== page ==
Is Venezuela on the precipice of presidential change?

Politician shakes many hands at a rally.

This Wednesday, Venezuelan President Nicolás Maduro spoke to his followers from the same palace balcony where, in December 1998, Hugo Chávez celebrated his presidential victory. “I have decided to break political and diplomatic relations with the United States,” he said to the crowd, adding that diplomatic personnel had 72 hours to leave the country.

A few months earlier, Maduro was re-elected for a second term amid hyperinflation, international sanctions, mass migration and few signs that conditions would improve. The European Union questioned the fairness of the election process, and 19 member states of the Organization of American States, including the United States, issued a statement declaring Maduro’s second term as illegitimate.

Related: Venezuela’s self-proclaimed president Guaidó continues to pressure Maduro

Maduro’s government was weak, but until recently, the opposition was in worse shape — worn out after months of fruitless protests and divided over participation in what had been perceived as unfair elections. The decision to carry out state elections after the voting machine supplier Smartmatic denounced irregularities essentially extinguished the protest movement in 2017.

In the past few weeks, challenging Maduro’s legitimacy has revitalized the opposition, which controls the National Assembly — the country’s single legislature — calling people to gather in nationwide town hall meetings to build momentum for change. 

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According to Article 233 of the country’s constitution, if the National Assembly declares there’s an absolute vacancy of the presidential post before being sworn in for a new term, the speaker of the National Assembly — not the vice president —  becomes interim president and calls for new presidential elections.

That person is Juan Guaidó, the 35-year-old deputy from the Popular Will party, and this Wednesday, hours before Maduro’s address in the presidential palace, he made his claim as president of Venezuela and continued his call to the military and the rest of security forces to go out and defend the constitution.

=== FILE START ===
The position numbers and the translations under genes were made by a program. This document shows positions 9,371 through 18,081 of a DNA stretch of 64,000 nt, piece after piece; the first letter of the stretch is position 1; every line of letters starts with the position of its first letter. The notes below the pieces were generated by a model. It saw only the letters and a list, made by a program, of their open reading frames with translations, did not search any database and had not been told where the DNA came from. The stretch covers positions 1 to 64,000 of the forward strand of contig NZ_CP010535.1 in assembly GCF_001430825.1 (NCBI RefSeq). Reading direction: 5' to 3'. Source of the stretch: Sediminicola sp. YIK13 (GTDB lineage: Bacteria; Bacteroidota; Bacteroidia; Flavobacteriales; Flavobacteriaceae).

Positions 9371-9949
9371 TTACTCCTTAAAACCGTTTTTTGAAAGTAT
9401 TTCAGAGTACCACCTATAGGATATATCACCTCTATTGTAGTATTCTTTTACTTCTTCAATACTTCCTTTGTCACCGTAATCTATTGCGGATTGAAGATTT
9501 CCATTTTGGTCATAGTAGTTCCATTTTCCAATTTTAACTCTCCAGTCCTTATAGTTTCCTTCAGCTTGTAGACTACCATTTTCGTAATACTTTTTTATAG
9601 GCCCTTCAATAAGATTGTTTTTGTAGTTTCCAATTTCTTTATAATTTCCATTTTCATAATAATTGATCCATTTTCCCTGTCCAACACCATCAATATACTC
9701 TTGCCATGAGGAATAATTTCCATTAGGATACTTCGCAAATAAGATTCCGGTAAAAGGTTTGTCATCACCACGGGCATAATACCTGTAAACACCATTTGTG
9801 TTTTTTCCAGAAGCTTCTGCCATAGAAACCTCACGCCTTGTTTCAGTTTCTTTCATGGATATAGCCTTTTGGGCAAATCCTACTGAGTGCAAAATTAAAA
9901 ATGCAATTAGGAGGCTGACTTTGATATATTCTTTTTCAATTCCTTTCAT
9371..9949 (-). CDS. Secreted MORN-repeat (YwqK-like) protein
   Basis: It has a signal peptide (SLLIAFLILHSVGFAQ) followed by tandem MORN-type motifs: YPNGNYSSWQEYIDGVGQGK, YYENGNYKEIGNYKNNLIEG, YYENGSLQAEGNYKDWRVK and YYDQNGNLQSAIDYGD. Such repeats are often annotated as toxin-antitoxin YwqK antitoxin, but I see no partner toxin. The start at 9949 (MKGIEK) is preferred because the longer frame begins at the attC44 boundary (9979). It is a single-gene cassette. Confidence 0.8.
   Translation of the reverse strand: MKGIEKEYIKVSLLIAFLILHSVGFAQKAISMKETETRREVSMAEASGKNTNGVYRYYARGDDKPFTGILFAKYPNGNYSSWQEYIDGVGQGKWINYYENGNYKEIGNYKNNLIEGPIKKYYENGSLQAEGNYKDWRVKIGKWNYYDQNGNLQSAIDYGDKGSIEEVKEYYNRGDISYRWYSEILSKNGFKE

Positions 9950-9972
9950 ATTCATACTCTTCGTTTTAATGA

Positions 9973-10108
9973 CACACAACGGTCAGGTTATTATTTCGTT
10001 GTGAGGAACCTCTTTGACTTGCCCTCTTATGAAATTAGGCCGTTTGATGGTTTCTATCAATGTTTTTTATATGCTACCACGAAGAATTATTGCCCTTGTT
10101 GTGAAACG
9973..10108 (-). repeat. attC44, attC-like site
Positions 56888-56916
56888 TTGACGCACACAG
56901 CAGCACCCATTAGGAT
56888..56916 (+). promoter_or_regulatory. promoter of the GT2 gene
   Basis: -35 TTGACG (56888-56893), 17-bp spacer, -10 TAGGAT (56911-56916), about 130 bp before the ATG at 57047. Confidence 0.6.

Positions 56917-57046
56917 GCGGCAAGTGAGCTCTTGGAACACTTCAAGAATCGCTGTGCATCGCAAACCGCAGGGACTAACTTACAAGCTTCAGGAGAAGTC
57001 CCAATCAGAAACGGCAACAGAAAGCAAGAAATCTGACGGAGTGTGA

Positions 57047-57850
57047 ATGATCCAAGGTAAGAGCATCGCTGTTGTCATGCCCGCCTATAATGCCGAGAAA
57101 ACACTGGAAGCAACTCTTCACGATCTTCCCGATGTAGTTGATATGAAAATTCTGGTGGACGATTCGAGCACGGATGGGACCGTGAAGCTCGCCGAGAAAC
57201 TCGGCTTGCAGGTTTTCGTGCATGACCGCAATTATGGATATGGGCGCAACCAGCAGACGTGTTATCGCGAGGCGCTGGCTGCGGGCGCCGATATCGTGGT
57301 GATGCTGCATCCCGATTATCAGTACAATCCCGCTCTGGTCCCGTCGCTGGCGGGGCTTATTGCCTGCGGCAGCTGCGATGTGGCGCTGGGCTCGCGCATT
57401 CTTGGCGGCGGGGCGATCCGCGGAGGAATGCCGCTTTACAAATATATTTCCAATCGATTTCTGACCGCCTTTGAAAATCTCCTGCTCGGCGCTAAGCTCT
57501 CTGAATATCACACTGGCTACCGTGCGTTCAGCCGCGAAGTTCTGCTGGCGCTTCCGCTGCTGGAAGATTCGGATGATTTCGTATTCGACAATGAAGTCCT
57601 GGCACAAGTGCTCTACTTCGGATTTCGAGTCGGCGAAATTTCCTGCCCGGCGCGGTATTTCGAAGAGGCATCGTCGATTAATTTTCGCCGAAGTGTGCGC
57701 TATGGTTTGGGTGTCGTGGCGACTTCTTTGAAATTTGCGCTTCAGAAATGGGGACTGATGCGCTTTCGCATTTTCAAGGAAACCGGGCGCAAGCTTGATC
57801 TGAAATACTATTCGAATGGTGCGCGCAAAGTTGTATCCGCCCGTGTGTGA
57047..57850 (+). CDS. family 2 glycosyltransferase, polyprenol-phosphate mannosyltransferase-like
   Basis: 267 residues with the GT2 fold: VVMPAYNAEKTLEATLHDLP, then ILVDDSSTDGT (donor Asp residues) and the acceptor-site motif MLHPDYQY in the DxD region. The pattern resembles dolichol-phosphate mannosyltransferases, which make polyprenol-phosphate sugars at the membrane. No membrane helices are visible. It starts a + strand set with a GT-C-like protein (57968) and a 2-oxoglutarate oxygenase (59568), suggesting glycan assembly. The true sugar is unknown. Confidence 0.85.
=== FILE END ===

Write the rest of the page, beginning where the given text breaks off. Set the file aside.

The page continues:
This was followed by mass demonstrations in Caracas and a series of diplomatic statements from countries around the globe who fixed their position on Guaidó. The United States and Brazil, which in previous weeks made quite clear their support to Guaidó, were quick to recognize him as the legitimate president. 

Republican US Senator Marco Rubio, who has repeatedly manifested an interest in a government change in Venezuela, tweeted that Maduro now has no authority to recognize anyone and that if Maduro was “stupid enough” to harm any member of the US diplomatic body, US retaliation would be “swift and severe.”

Meanwhile, on Wednesday night, Diosdado Cabello, a former military officer turned politician and popular TV pundit, sarcastically remarked that maybe the US diplomats will go if they don’t have power or gas in their neighborhood. Cabello is regarded as one of the most powerful figures within Chavismo, though a rivalry with Maduro has persisted between the two. 

In previous years, moments of tension existed between the US and Venezuela, particularly after Chávez was briefly ousted in April 2002 — an event Maduro repeatedly alluded to during his speech last Wednesday — and the attempted expulsion of US ambassadors several times in 2008, 2014 and last year. But despite threats, US diplomats never left. Venezuela remained a reliable oil seller and the United States, a reliable buyer, importing billions of dollars worth of Venezuelan oil. 

Leonel Rosas, 35, a former Chavista now living in Spain, has no regrets about his past militancy but says Maduro is no Chávez. One difference is Maduro’s speech and lack of connection with the people — the other is his failure to organize and manifest social policies for the greater good.

“Chávez made a series of social reforms [for] the least privileged sectors of society. He did it magnificently well. Chávez changed the picture in a country that for 40 years had ignored them.”

Leonel Rosas, 35, former Chavista living in Spain